Intel versus AMD for me (in 2018)
I don't particularly like Intel for all sorts of reasons (eg), and as a result I want to like AMD (who I think have been very good for x86 in general when they've been competitive). I'm now in the unusual position (for me) of having essentially comparable machines built with a top end CPU from each; my work machine with a Ryzen 1800X, and my home machine with an i7-8700K. This has given me about the best Intel versus AMD comparison for what I want that I could ask for, and unfortunately it's not close.
For everything I care about, my Intel machine pretty much smokes my AMD machine. It has lower practical power consumption, it appears to run cooler (although CPU power usage is unpredictable and variable between CPUs), it's widely recognized as having faster single-CPU performance, and my Intel machine even builds Firefox from source significantly faster than my AMD machine does despite the AMD machine's more CPUs. There are undoubtedly highly parallel tasks that my AMD machine would perform better on than my Intel does, but they're irrelevant to me because I don't do them (at least so far).
(It's possible that RAM speed is one factor in the difference in Firefox build times, but this is a practical comparison. I can get faster non-ECC RAM for the Intel machine than we could get ECC RAM for the AMD machine, and Ryzens have complicated memory speed issues.)
The next issue, of course, is that my Intel machine is quite stable and my Ryzen machine (still) requires magic. My Ryzen does appear to now be stable with its magic, but I'm doing peculiar things to get there that likely have their own side effects and I'm never entirely sure that my Ryzen is completely trustworthy. One of my co-workers has a Ryzen Pro based machine (with the same motherboard and so on), and it hangs in the same way. Perhaps the new 2xxx Ryzens don't have this problem, but who knows, and as far as I'm concerned the mere fact that mysterious problems exist (and haven't been acknowledged by AMD) is a black mark against all Ryzens in practice. They're just not CPUs that I can trust at this point.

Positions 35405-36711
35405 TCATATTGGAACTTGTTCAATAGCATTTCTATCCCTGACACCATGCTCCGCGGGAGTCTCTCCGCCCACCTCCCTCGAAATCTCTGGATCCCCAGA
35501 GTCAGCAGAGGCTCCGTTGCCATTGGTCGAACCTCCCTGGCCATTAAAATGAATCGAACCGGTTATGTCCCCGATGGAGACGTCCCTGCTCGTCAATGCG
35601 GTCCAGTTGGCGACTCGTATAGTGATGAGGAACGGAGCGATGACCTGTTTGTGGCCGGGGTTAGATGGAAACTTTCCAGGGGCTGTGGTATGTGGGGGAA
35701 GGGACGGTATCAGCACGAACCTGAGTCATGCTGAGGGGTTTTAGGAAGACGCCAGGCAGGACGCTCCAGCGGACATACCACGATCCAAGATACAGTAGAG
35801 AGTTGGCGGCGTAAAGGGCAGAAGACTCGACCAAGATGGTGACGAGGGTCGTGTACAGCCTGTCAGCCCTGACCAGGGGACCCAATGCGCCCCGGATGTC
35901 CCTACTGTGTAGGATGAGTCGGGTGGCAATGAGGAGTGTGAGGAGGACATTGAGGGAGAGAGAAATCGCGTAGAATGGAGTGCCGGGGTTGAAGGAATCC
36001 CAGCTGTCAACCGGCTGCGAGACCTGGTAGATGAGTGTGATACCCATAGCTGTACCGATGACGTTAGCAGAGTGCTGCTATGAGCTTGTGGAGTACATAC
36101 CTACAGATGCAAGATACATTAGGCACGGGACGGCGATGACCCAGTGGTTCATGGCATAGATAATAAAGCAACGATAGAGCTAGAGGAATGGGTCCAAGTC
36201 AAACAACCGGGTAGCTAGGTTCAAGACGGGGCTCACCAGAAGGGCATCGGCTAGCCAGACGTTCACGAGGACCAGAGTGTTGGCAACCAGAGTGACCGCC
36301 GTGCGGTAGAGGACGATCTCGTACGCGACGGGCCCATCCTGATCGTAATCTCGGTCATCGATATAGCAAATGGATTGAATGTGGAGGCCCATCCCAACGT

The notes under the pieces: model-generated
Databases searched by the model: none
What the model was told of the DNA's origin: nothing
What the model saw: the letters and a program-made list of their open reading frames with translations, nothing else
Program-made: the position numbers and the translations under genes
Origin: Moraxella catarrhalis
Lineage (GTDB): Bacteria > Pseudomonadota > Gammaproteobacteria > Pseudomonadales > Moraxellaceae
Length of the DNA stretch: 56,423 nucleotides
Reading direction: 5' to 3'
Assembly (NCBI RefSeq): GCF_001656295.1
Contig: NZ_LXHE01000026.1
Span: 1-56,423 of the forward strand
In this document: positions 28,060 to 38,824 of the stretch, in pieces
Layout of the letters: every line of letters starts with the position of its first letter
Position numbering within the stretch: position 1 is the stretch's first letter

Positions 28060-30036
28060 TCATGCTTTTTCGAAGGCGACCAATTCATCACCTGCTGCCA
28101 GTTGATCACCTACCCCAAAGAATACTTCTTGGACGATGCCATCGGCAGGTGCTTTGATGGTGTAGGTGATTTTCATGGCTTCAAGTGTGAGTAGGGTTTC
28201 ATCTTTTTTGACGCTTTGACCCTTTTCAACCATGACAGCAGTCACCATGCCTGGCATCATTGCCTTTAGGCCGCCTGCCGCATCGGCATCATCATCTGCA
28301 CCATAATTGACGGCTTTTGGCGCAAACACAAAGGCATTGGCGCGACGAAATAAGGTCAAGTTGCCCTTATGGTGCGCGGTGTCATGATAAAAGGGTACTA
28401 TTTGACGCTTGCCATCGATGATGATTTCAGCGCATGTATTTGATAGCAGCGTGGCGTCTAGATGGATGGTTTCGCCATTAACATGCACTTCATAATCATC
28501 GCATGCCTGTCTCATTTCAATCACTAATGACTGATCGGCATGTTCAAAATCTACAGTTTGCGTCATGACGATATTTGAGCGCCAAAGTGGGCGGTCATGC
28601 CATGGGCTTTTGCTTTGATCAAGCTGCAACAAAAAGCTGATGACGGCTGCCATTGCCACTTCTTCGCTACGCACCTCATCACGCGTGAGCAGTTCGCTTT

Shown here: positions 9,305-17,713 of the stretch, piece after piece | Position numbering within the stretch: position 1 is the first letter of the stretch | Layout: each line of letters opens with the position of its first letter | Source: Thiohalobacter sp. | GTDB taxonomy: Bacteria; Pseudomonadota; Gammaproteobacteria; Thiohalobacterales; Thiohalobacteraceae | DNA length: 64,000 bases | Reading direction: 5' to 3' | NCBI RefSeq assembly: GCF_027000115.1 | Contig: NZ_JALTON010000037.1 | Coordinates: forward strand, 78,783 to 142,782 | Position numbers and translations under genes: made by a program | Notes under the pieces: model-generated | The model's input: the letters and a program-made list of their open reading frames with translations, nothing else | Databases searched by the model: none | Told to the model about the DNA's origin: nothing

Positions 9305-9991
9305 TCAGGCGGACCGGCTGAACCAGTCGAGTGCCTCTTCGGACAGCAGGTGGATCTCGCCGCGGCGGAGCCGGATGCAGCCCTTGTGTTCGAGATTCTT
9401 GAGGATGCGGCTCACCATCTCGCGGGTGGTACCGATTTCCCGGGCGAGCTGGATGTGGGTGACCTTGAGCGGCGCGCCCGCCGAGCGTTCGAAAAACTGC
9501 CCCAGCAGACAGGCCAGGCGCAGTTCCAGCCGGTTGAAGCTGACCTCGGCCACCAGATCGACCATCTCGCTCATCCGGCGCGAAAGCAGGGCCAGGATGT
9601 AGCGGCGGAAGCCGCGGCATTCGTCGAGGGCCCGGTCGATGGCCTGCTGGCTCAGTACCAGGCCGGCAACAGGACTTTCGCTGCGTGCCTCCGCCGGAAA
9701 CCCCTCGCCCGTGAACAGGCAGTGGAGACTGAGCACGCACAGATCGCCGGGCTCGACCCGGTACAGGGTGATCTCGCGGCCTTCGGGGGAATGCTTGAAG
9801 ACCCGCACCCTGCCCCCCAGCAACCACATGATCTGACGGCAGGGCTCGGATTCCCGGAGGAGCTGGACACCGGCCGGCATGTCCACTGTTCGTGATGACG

In summary, I'm very happy that I wound up choosing Intel for the machine that I spent my own money on. I'm still not particularly happy about my work AMD machine, and I'd be even less happy if I'd spent my own money on it. My office AMD machine works and it's okay, but the Intel one is clearly better, makes me happier, and I trust it significantly more.
(I'm also glad that I talked myself into going all the way up to an Intel i7 8700K, but that involves some extra hand waving that I'm not going to do in this entry.)
In terms of cost, I believe that my Intel machine was cheaper in practice for me. This is not an apples to apples comparison since my AMD machine's Radeon RX 550 is clearly a better GPU than the onboard Intel graphics, but again it's a practical one. With the Intel machine I could completely rely on the motherboard, while the AMD machine required an extra and not entirely cheap component for my usage case (which is one where I still won't use nVidia cards because of lacking open source support).